The Himalayan glaciers are melting faster than expected, and are leading to catastrophe almost two billion people who use their water to live. Glaciers disappeared 65 percent faster from 2011 to 2020 than in the previous decade, according to a report from the International Center for Integrated Mountain Development.
Glaciers could lose up to 80 percent of their current volume by the end of the century, said the Nepal-based ICIMOD, an intergovernmental organization that also includes member countries Afghanistan, Bangladesh, Bhutan, China, India, Myanmar and Pakistan.
Glaciers in the Hindu Kush Himalaya region are a crucial source of water for an estimated 240 million people in the mountainous regions, as well as another 1.65 billion people in the river valleys below. Recent research has found that the glaciers of Mount Everest, for example, have lost two thousand years of ice in the last thirty years alone.
Himalayan glaciers are melting faster than expected
The ICIMOD study also argues that 200 glacial lakes in these mountains are considered dangerous and that the region could experience a significant peak in flooding by the end of the century.
Lead author of the report Philippus Wester explained: 'As it gets hotter, the ice will melt, that was expected, but what's unexpected and very worrying is the speed. It's happening much faster than we thought.' ICIMOD Deputy Chief Izabella Koziell added: "With two billion people in Asia dependent on the water that glaciers and snow contain, the consequences of the loss of this cryosphere are too vast to contemplate." With two billion people in Asia depending on the water that glaciers and snow contain, the consequences of the loss of this cryosphere (a frozen area) are too vast to contemplate.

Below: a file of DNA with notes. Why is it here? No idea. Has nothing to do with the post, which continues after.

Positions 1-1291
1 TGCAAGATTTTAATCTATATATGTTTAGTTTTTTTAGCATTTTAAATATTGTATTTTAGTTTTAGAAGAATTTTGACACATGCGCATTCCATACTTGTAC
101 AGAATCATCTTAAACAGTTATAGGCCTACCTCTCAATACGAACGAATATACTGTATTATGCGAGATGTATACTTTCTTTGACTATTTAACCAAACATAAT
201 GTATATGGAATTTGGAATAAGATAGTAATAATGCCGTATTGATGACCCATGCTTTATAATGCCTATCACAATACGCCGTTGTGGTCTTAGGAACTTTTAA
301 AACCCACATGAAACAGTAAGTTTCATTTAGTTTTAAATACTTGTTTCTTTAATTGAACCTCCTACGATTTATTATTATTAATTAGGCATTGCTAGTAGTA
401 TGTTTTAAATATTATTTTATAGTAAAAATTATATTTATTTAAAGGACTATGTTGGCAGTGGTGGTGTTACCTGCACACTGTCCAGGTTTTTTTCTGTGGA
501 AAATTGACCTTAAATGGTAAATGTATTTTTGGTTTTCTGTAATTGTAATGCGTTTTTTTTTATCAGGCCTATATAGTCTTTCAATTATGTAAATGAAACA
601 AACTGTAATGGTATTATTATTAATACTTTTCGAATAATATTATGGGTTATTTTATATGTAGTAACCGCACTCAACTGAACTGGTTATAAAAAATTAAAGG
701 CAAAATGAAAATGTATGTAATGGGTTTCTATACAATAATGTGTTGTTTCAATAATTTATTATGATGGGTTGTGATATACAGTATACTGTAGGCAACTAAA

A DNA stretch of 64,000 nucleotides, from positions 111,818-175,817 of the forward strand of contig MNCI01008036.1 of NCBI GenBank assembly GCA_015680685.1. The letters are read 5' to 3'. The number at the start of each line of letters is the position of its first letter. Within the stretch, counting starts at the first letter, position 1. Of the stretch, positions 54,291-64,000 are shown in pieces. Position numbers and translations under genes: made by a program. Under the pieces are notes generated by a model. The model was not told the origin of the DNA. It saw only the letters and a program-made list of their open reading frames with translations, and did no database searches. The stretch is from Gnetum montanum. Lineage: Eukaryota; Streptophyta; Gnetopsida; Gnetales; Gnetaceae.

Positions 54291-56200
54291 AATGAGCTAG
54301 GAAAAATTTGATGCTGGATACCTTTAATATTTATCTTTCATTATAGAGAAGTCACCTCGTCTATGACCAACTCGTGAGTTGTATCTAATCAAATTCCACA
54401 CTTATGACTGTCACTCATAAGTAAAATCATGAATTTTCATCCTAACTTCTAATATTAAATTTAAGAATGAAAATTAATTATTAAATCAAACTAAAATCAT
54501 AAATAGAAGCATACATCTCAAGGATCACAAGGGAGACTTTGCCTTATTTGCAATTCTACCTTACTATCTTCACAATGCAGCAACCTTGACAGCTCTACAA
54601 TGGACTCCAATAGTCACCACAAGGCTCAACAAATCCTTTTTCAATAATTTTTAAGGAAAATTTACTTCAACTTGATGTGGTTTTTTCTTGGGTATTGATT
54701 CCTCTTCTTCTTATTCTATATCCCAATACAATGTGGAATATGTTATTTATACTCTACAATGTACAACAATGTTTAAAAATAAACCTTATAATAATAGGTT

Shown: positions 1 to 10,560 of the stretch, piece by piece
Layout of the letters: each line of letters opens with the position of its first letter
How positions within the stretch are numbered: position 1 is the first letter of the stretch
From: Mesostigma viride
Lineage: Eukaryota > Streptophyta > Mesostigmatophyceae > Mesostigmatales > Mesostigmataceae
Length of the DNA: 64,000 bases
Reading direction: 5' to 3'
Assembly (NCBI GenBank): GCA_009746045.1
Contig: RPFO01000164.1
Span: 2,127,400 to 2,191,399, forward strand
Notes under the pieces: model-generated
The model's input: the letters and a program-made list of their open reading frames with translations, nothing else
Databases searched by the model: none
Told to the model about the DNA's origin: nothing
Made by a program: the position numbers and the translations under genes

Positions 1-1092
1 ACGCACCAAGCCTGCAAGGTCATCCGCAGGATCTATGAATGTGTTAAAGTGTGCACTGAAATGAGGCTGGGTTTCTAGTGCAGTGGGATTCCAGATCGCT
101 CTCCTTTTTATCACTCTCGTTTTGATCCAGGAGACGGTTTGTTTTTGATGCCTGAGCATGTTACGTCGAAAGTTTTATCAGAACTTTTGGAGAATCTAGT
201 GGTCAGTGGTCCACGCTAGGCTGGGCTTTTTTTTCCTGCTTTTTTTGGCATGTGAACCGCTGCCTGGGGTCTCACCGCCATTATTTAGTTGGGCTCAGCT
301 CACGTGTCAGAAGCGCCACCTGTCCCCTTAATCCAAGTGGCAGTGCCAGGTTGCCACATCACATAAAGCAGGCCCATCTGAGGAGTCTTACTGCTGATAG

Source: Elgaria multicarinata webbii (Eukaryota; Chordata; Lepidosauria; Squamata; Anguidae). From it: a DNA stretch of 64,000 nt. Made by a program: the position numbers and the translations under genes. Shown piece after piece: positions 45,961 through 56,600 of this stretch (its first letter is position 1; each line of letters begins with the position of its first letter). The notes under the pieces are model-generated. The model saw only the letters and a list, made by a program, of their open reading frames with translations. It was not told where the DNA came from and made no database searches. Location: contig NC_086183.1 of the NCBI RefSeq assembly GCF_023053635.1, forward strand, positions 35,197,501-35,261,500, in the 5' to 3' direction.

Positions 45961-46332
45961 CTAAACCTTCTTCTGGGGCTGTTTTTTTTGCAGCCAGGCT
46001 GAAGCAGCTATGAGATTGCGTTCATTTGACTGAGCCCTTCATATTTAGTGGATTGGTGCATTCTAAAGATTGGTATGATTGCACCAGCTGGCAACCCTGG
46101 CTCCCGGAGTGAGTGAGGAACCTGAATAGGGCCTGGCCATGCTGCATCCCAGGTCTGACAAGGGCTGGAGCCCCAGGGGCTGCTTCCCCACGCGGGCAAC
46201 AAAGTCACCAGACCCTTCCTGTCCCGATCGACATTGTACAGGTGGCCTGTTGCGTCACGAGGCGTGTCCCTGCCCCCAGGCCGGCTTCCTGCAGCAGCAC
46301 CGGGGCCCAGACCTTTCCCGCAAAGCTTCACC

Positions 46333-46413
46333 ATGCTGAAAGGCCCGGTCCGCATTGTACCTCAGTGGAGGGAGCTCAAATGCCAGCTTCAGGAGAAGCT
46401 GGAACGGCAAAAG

One of the most formidable consequences is then the rise in sea level, which scholars have shown to have been between 0.92 mm and 1.38 mm. The accelerating melting of glaciers in the Himalayan mountain range, which is home to the third largest amount of glaciers in the world, also poses a major threat to the water supply of millions of people who depend on the major river systems of the ' Asia for food and energy.